Veganism is said to be most popular among younger generations. Food Revolution Network believes this is partly due to their increased availability of information via the Internet about where their food comes and how it’s made.
As encouraging as many of these stats are, 2021 is not likely to be the year in which Britain goes vegan. British Nutrition Foundation and YouGov research found that 61% of Brits were unlikely to switch to a plant-based diet this year. Of course, that simply may be because they haven’t been exposed to what are predicted to be the big vegan food trends of 2021.
Top Vegan Food Trends In 2021
The last few years have seen the launch of various vegan food products as well as all sorts of culinary innovations by creative cooks. Vegan Food And Living reckons that this year will be no different. In fact, the options for folks who are committed to a plant-based diet are going to get even more exciting. Some of the top trends the magazine predicted will be on the rise this year include:
Vegan butchers – Last year saw the launch of Rudy’s Vegan Butchers in London. The establishment looks very much like a traditional butcher’s shop, minus the carcases and animal meat. Instead, its counters and fridges are packed with plant-based meat substitutes. Not to be outdone, Asda started trialling a vegan butchers counter at its Watford store earlier this month.
Vegan egg replacements – Aquafaba is the vegan go-to egg replacement, but that may change in 2021. One of the predicted food trends this year is egg replacements, such as the liquid egg replacement launched by Crack’d last year. Singaporean and French scientists recently unveiled an egg replacement that is almost indistinguishable from the real thing.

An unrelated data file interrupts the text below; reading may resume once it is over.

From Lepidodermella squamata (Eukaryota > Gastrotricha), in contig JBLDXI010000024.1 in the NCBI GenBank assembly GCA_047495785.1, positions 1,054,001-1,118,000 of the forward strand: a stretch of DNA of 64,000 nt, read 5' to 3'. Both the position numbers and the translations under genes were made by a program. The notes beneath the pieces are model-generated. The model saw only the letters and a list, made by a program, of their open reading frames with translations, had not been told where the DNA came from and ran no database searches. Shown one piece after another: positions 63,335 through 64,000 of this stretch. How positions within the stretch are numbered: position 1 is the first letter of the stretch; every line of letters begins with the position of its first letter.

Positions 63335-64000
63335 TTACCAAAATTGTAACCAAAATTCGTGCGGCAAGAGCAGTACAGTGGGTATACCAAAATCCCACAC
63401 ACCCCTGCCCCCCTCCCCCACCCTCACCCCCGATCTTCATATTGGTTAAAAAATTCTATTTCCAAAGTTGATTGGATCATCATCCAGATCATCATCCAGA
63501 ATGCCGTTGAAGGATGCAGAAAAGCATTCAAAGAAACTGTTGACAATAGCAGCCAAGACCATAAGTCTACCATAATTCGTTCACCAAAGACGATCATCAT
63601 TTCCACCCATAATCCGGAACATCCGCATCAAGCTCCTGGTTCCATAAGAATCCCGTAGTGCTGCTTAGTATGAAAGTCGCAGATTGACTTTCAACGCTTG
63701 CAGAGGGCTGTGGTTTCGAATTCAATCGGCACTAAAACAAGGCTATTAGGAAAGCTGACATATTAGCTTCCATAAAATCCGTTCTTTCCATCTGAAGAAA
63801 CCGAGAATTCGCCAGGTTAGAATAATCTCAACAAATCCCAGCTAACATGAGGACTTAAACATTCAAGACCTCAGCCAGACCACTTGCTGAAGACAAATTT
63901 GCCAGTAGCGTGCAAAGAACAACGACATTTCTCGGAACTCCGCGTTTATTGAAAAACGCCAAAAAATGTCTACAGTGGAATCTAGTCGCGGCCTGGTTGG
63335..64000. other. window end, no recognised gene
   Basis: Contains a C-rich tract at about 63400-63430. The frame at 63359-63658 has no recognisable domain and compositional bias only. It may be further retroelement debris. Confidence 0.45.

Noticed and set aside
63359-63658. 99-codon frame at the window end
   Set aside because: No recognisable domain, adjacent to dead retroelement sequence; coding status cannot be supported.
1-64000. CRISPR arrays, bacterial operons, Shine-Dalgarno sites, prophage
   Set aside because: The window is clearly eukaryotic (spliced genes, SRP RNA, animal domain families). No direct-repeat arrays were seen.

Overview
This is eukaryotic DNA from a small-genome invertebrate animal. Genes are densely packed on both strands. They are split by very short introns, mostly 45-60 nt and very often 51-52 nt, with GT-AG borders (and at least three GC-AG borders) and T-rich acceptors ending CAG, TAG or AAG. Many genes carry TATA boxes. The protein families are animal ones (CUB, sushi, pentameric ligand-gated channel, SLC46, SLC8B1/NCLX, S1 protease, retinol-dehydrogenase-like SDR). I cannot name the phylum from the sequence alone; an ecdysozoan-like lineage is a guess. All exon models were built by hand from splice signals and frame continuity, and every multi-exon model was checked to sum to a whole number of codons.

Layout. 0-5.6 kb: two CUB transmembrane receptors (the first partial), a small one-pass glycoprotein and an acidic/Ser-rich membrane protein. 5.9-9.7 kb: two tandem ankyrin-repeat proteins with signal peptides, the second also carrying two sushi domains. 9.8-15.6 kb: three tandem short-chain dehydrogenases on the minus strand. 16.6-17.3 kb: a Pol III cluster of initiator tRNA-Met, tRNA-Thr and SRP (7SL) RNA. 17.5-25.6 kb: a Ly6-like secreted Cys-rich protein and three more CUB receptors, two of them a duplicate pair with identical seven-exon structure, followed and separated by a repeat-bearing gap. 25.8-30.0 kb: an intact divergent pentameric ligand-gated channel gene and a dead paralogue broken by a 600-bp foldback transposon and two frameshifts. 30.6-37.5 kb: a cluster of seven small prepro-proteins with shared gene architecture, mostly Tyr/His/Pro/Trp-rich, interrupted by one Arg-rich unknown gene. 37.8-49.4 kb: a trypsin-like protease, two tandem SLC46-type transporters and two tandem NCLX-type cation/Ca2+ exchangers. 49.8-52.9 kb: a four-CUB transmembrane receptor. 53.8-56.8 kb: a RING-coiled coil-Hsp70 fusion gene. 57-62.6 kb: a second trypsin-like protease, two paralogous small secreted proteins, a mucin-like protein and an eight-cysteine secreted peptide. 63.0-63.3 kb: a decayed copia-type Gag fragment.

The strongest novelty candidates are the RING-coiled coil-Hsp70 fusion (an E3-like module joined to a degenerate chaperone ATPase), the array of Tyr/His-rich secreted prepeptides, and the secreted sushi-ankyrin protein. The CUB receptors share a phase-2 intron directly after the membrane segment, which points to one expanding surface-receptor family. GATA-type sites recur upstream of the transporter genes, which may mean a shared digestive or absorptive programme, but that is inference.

Vegan sweets – The magazine also predicted that more and more major confectionery brands will release vegan sweets in 2021. According to Vegan Food And Living, vegan chocolate recipe internet searches increased by 31% last year.
Vegan chicken replacement – Many plant-based meat alternatives were created as substitutes for red meat. Very little attention was paid to replacements for chicken, but 2021 looks like it could be the year in which that changes. In the last year or so, we’ve seen the launch of vegan alternatives to chicken by KFC, Marks & Spencer, Subway, Papa John’s, and Nando’s.
Veganism in the UK – Stats at a Glance
- A record half a million Brits signed up to Veganuary in 2021
- Deliveroo’s vegan orders spiked by 163% in 2020
- 7.2 million British adults currently follow a meat-free diet
- 13 million Brits will be meat-free by the end of the year
- The number of vegans in the UK has increased by 445,428 people (40%) over the past 12 months.
- Vegans and vegetarians look set to make up a quarter of the British population in 2025
- If the 2 million people who intend to become vegan this year do so, the number of vegans will increase by 132%.
- In 2020, The Grocer reported 62% of adults in the UK had purchased plant milk.
- 10% of British children aged eight to 16 are vegan or vegetarian
- The number of vegan residents in UK care homes has almost trebled in the five years to 2019
- 19% of people check if their toiletries are tested on animals
- Generation Z (aged 18 -23) are currently the most meat-free generation
- 262,000 more men than women don’t consume meat (7.2 million vs 7 million)
- Those who eat meat spend £645 extra a year on food, compared to those on a meat-free diet
- 50% of Brits said they know someone who is vegan
- Sainsbury’s sales of its vegan cheeses surpassed the company’s predictions by 300%.
- The global vegan meat market is expected to be worth $8.3 billion by 2025